We gather insight from Angela Lane and Sergey Gorbatov, authors of Fair Talk: Three Steps to Powerful Feedback, on what their FairTalk Statement is, and why all leaders should be using it.
First and foremost, FairTalk is about performance. It is the feedback that your team members need to deliver at the highest level. This requires a continuous process of honest assessment coupled with a reason to, and accountability for, improvement. In that sense, FairTalk is aspirational. It is anchored in belief about human potential – your potential and the potential of every member of your team.
FairTalk, left at that, just wouldn’t be very practical. The aspiration of development gurus and self-help books must be tempered by what experience tells us and science confirms: we humans aren’t very good at improvement. Instead of embracing honest assessment and the possibility of transformation, we’re experts at avoiding feedback, rationalizing faults and launching into efforts to change, only to abandon them later.
So FairTalk is more…
FairTalk takes the science of why, as humans, we respond poorly to feedback and uses that knowledge. FairTalk deconstructs the reasons why feedback isn’t given and why feedback, when it does happen, rarely works. It is a method for diagnosing individual performance issues. The result is a fair and focused assessment. A simple three-part FairTalk Statement communicates the needed change. The formula taps into the ‘why’ of change and then delivers an assessment of the current state of performance and expectations for improvement. The result is detailed, destination focused, developmental and -above all – doable (the 4 Ds) feedback. That’s FairTalk.
By leveraging the science behind the FairTalk Statement, anyone can improve the performance of the individuals in their team. However, performance improvement would still be difficult, and potentially unsustainable, if the efforts rested solely on your shoulders. FairTalk can be more than just feedback to an individual. FairTalk can become a culture: an ecosystem within the team, or the organization, where performance no longer depends on the manager’s feedback to drive improvement. A simple diagnostic tool provides the basis on which the current culture can be assessed. Through the tool, the requirements for delivering a FairTalk Culture can be identified and implemented.
If that is what FairTalk is, it is only right to describe what FairTalk isn’t. It isn’t a formula to make employees happy, although it should make them satisfied. It isn’t ‘all about the dialogue’ – it is tougher and fairer than that. It is about a clear expectation for change. The FairTalk approach isn’t dogmatic. It is anchored in available research. As that evolves, we are open to feedback and change. Finally, although FairTalk is simple, it isn’t necessarily easy. But we’ll teach you to master it.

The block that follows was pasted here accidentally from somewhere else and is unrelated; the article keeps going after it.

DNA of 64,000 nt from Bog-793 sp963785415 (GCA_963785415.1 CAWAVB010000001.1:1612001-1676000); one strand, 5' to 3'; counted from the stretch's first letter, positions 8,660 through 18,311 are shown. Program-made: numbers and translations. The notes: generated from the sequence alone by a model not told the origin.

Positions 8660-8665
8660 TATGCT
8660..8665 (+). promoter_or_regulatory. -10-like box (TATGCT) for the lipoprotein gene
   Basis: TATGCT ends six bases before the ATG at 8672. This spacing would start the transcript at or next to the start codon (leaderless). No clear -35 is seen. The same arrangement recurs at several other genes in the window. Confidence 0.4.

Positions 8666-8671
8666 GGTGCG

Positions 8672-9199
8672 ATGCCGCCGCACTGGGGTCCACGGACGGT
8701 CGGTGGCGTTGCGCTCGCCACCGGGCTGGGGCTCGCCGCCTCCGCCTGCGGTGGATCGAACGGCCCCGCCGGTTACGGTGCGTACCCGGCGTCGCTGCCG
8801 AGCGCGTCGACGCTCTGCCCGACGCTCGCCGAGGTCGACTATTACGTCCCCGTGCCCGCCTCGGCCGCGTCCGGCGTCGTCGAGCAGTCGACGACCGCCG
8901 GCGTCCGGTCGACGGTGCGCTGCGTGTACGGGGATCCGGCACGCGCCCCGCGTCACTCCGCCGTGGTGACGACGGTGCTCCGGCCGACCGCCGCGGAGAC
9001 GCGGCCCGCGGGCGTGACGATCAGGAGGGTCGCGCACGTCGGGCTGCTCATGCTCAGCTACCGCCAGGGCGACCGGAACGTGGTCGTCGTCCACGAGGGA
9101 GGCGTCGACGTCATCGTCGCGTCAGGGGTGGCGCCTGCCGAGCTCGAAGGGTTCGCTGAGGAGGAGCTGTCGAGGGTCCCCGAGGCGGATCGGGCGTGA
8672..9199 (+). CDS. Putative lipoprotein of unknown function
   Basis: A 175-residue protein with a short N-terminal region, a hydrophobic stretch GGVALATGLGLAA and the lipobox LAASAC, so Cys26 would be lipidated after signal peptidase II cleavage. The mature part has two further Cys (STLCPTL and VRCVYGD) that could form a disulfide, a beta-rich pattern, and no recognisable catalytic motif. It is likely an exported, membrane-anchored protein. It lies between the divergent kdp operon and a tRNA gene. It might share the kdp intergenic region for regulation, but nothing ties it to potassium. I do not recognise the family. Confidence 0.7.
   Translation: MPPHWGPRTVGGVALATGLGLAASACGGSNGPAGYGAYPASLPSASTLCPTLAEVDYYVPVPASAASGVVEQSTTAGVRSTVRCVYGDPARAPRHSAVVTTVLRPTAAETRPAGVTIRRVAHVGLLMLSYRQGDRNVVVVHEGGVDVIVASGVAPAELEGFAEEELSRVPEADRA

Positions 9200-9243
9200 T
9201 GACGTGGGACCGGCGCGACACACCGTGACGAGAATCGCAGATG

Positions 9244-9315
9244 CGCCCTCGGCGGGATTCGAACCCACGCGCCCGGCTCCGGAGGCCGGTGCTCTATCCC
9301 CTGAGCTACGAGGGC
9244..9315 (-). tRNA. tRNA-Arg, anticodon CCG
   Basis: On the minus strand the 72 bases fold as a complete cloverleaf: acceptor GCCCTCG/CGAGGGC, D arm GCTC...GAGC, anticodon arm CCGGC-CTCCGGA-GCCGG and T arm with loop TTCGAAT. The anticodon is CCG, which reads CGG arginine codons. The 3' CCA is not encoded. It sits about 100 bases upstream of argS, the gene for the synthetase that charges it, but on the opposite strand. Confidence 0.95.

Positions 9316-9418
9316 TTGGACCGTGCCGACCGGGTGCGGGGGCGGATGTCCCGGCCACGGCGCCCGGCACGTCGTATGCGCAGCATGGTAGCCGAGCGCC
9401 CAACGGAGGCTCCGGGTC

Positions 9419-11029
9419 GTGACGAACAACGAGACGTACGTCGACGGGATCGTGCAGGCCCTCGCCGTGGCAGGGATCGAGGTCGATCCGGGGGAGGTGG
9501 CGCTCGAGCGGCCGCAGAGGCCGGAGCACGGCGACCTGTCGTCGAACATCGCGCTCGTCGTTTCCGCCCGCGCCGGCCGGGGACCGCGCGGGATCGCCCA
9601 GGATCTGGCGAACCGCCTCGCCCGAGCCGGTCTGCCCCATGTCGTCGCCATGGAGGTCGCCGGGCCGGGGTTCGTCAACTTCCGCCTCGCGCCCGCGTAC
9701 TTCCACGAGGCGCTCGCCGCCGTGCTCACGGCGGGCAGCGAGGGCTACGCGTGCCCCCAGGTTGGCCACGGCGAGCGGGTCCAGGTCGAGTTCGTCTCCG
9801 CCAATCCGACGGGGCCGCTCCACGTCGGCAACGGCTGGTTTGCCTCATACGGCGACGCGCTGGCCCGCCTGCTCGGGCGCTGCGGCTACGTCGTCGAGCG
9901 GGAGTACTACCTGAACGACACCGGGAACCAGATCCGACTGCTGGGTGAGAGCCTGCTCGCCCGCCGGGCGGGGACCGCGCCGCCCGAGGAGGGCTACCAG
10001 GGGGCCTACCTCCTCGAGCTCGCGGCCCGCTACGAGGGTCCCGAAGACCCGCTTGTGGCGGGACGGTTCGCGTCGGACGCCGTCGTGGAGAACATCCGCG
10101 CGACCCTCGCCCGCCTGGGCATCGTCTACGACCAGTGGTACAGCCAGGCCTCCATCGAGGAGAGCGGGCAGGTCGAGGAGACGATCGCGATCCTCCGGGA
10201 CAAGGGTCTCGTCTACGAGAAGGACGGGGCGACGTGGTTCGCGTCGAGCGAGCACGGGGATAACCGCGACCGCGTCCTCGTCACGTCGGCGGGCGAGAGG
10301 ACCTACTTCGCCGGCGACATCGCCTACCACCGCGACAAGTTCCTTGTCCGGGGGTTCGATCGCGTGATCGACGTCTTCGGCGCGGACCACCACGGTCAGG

How To Use This Book
You are busy. You don’t need to follow the chapter sequence. Focus on what’s relevant. Start with what matters most to you. You could even go to Chapter 15 right away to see the troubleshooting guide and work back from there.
Part One – Feedback That Matters
We begin with the basics. in Chapter 1 we clarify the link between performance and feedback, debunking the myths unconfirmed by science. Chapter 2 talks about the science of human performance: capability, personal characteristics and context (we call these the 3 C’s). Chapter 3 points out the biggest barriers to progress. In Chapter 4 we uncover the foundational principles of feedback: fairness, focus and credibility. In Chapter 5 we lay out the compelling case for feedback. Today there is a heightened interest in the topic of feedback so we answer the questions ‘Why?’ and ‘Why now?’.
Part Two – FairTalk Leader
This is all about what you need to do. If Part One is the theoretical primer on performance and feedback, Part Two is entirely practical. Chapter 6 will help you identify the specific developmental needs of your team and includes practical advice for confirming your thinking, for fairness and accuracy. Key reason feedback isn’t given is that people don’t know how to do it. At the heart of FairTalk is the FairTalk Statement, a straightforward approach to constructing effective feedback messages. Developing messages can and should be easy. Chapter 7 shows you how to develop an elegant FairTalk Statement that provides the learner with a reason to care, an honest assessment of their current state of performance and your clear expectations for the future. This practical methodology aligns with the science and is proven to add value in everyday coaching and in more formal performance appraisal settings.
In designing and delivering the FairTalk Statement we have also aimed to help you avoid three common traps. Chapter 8 concerns quality control for the feedback you plan to give. The feedback that is baffling, bogus, or brutal (the 3 Bs) will do more harm than good. Chapter 9 deals with the emotional aspects of giving feedback. You’ll learn how to ‘keep calm and give feedback’ through preparation and practice. Finally, Chapter 10 is all about the receiver. It will teach you to navigate contextual boundaries, such as culture, gender, generational differences or organizational layers, to connect with the receiver for improved outcomes.
Chapter 11 revisits the challenges of personal change. It deals with the question of why change is tough but achievable. We are creatures of habit and habits can be cultivated. You will find out how to successfully build positive habits in those you lead.
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